|KIT:||Matchbox 1/72 Avro Lancaster|
|KIT #:||PK 602|
|PRICE:||$8-10 or even less at swap meets. Currently OOP|
|REVIEWER:||Scott Van Aken|
|NOTES:||Gotta love the multi-colored plastic!|
The third aircraft in the RAF's bomber 'trifecta' was the Avro Lancaster. Developed from the Manchester, a twin engine bomber whose fate was sealed by the very troublesome Vulture engines that powered it, the Lancaster was basically the same plane, but with four Merlins. It was the addition of these engines as well as some airframe refinements that produced what many consider the British's finest bomber of the war (though some Halifax fans may dispute that).
The aircraft was also exported after the war to a number of countries including Canada (who also built the aircraft), Australia and Argentina. It was also further developed into the Griffon powered Lincoln, a plane that was used by the Australians against insurgents in Malaya with mixed results. To my knowledge, there are still two of these planes airworthy, one in the UK and another in Canada.
You have to love Matchbox kits. They were originally designed for kid's pocket money, but many older model builders have fallen under their charms as well. Two things set these kits apart from others. One is the use of multi-colored plastic sprues. Undoubtedly this is so that the kiddies don't have to paint them, but probably just to add to the kid-appeal of the kits. The other is that most Matchbox kits I've built, have fit very well. Well, let me broaden that a bit. For a kid, they fit well. The joins are a bit on the large side and the older modeler will break out the filler for these and perhaps for the panel lines as well. These are engraved, but rather large in comparison to today's kits.
Overall detail is not bad, but not very extensive. You won't find such amenities as a fully detailed cockpit or boxed in wheel wells. This is a 1970's kit, you know. In fact, the cockpit really consists of nothing more than a seat shape, control column and some figures to stick in the seats. An aftermarket etched set is mandatory for those wanting any detail level at all in the front office. Transparencies are rather thick, so perhaps any work done on the cockpit will be wasted without a replacement vac canopy. You can build the bomb bay open should you wish, but there is nothing to see so most will cement the doors closed. There are two different sets of doors depending on the markings used. An H2S radar pod is provided for the Aussie plane. An upper turret is provided for two of the schemes. The box art aircraft doesn't use it. Not surprising as these planes were mostly used at night and statistics show that less than 10% of bombers shot down by night fighters actually saw the planes that downed them. In fact, the night bombers could have done away with defensive armament and gunners completely, providing lighter aircraft with room for more fuel, more ordnance or providing higher speeds.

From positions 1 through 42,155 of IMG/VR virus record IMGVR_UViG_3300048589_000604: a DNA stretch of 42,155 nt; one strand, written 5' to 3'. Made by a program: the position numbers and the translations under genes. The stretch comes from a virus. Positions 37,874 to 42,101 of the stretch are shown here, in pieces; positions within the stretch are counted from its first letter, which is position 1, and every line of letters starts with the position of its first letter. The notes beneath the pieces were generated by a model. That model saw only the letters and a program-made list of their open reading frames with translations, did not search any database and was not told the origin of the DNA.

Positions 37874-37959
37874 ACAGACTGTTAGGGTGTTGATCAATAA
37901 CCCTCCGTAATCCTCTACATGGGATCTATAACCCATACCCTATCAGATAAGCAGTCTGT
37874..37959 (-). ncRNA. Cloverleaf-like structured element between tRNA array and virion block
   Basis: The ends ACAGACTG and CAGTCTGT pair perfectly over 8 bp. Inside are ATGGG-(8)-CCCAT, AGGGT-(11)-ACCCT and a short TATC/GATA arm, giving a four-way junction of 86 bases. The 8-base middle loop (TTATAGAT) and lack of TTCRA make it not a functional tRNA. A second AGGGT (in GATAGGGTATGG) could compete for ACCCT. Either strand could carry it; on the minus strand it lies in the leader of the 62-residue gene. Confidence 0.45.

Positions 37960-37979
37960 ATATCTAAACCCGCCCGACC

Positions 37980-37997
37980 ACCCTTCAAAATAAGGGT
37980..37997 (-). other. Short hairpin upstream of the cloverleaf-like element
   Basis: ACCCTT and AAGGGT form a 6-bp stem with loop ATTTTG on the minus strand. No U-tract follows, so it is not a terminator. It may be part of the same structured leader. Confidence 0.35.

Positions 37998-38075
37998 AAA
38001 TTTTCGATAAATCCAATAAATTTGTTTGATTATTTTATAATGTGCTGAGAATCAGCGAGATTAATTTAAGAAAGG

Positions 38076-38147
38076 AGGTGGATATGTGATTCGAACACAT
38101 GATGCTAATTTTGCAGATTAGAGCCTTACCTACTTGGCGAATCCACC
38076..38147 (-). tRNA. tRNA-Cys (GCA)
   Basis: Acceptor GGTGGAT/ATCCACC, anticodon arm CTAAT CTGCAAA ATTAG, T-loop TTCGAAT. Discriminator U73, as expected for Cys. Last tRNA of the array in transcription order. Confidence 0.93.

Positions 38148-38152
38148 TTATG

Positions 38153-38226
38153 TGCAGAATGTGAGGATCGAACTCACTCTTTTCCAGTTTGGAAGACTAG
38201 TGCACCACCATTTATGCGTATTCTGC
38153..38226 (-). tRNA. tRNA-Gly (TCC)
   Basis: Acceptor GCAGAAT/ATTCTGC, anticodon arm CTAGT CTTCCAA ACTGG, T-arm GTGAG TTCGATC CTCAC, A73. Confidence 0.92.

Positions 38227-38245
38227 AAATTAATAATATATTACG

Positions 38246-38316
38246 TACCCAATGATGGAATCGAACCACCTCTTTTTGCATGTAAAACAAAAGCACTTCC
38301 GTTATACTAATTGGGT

Instructions are completely pictorial with 18 well drawn construction steps. As was the norm with Matchbox, any detail painting is provided in a separate chart. All color information is generic. It calls for the wheel wells and bomb bay to be painted black and I'm not sure that is correct. I'd have thought British Interior Green to be the color of choice for these areas. Markings are provided for three aircraft. One is box art aircraft of 9 Sq with bulged bomb bay doors (for carrying the 'tall boy' 12,000 bomb. This one has no upper turret. The other RAF plane is from 106 Squadron in Sept 1942, making it one of the first operational units on the Lancaster. These two planes are in the night scheme of Dark Earth/Dark Green over black. The third option is an aluminum painted Australian aircraft that also has the H2S bombing radar. Decals will prove to be somewhat thick, but since my set still hasn't yellowed, they should work without any problems.
Though this kit will soon be overshadowed by the upcoming Hasegawa release, it was in many ways the best of those available as both the Revell and Airfix kits are not only festooned with rivets, but are not easy builds. If you are a new modeler and want a relatively hassle-free build, then this is one that can be recommended to you.
Late Note: I've been informed by several readers that Airfix remolded the Lancaster in 1980 and they consider it to be a more accurate kit than the Matchbox version. They also acknowledge that the older mold Airfix kit and the Revell kit (as well as a Frog version), were not as good as the Matchbox.
Kit courtesy of my ability to scrounge the vendors at shows.
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